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Hanoi artist carves a Tet niche with 2022 unique tigers

By Dong Vu   January 27, 2022 | 06:36 pm PT
Hanoi’s Nguyen Tan Phat is carving his way to making a record collection of 2022 unique tigers to mark and celebrate the Year of the Tiger.
Phat said he had the idea of creating a collection of tiger statues two years ago, but only started working on the project two months ago.

Phat got the idea of creating a collection of tiger statues and other artifacts two years ago, but only started working on it two months ago.

Wanting to change peoples perception of tigers as a ferocious animal, Phat creates tiger-inspired artworks with a more dearing and lovely image. Each work is not only an object for display but also has a function of use in accordance with its size and shape.

He said many of his tiger-inspired artworks present a more endearing image of the feline to change people's perception of tigers as a ferocious animal. Each work is not only a display piece, but it also serves a functional purpose, based on its size and shape, he added.

Some of the artworks can be used as flowerpots, tea tables, chairs and others.With such friendly functions, the masculine image of a tiger is still bold yet close, familiar to the audiences.

Some of the tigers he has made can serve as flowerpots, tea tables, chairs and other useful items.

The artist used many art elements like realism and abstraction that he learned in art school for his collection.

Phat said he has applied many artistic elements, including realism and abstraction that he learned in art school.

Phat said he used different mediums for his collection, ranging from jackfruit wood, to laterite wood, lacquer and other.All works are designed and crafted by me. Each piece is unique, he said.

He has also incorporated different materials including jackfruit wood, laterite wood and lacquer, Phat said.
"All works are designed and crafted by me. Each piece is unique," he said.

These are materials that are easy to find. I want to show that Vietnam is rich with natural resources, providing many creative opportunities for many artist.

"These are materials that are easy to find. I want to show that Vietnam is rich in natural resources, providing many opportunities for artists like me to express our creativity."

He said the making process is time-consuming since it requires multiple stages, from carving, sanding and lacquering and smoothing out the final details.

He said the process of making the tigers was time-consuming as it had to pass through many stages, from carving, sanding and lacquering and smoothing to putting the finishing touches.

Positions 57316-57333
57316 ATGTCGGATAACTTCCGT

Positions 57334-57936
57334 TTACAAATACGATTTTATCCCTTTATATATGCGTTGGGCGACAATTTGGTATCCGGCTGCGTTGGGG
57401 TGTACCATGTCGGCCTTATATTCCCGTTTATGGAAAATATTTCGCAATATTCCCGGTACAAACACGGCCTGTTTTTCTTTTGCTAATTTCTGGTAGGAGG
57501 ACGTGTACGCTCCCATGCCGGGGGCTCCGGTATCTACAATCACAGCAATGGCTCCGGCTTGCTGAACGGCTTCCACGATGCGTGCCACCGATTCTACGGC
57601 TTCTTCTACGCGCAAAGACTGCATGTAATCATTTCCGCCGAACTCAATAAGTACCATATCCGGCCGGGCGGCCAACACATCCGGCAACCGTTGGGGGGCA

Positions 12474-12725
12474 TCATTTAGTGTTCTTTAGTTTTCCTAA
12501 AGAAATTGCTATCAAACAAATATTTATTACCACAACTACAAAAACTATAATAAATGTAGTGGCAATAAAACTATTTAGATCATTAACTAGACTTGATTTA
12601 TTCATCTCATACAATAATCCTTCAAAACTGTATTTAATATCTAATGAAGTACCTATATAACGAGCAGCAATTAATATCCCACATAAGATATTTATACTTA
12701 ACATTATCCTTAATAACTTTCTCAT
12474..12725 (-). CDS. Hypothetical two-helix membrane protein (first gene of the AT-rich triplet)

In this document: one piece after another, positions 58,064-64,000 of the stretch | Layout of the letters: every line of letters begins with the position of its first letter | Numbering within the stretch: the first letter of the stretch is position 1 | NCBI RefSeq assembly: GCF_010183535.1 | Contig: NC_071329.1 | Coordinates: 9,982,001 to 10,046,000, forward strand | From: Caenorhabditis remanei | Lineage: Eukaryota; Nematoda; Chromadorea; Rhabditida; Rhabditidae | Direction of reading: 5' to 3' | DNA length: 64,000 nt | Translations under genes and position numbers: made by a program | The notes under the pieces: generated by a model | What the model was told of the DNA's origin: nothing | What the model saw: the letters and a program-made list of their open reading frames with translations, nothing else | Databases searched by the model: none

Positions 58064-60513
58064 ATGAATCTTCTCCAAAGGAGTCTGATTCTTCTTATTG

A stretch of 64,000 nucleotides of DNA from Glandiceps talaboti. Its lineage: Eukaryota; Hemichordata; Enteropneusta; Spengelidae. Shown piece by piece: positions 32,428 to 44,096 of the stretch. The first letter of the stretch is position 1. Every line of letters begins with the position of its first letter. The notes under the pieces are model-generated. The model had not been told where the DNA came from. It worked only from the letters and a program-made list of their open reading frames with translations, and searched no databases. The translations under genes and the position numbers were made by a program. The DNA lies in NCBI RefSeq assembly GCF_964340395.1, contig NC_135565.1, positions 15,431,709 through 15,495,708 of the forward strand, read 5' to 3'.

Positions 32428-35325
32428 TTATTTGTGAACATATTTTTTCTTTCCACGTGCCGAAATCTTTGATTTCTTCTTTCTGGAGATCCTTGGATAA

Each piece is made entirely by hand to create its uniqueness. The lines, patterns, colors, sizes and charisma of the tigers depend on the creative idea of the artist. Depending on the size, each work can take anywhere from a few days up to a month to complete.

Each piece is made entirely by hand to make its unique. The lines, patterns, colors, sizes and personality of the tigers depend on what the artist is feeling at that time.
Depending on the size, each work can take anywhere from a few days up to a month to complete, Phat said.

Among the works, the a set of five tiger chairs took the most time for Phat to complete. The set includes five chairs with five colors representing the five elements: earth (yellow), fire (red), wood (green), water (black) and metal (white). Each chair is 1.2 m wide, 1.5 m long, and weighs 60 kg.

Among the works, the set of five tiger chairs took the most time for Phat to complete.
The set includes five chairs with five colors representing the five elements: earth (yellow), fire (red), wood (green), water (black) and metal (white). Each chair is 1.2 m wide, 1.5 m long, and weighs 60 kg.

He has done nearly 1,000 works and is expected to complete the collection of 2,022 tigers on the occasion of April 30, which is Vietnams Reunification Day.

He has created nearly 1,000 tigers so far and expects to complete the collection of 2,022 tigers on the occasion of April 30, the National Reunification Day.
Vietnamese will have a nine-day break for Tet, or Lunar New Year, the country's biggest holiday, starting from Jan. 29.

 
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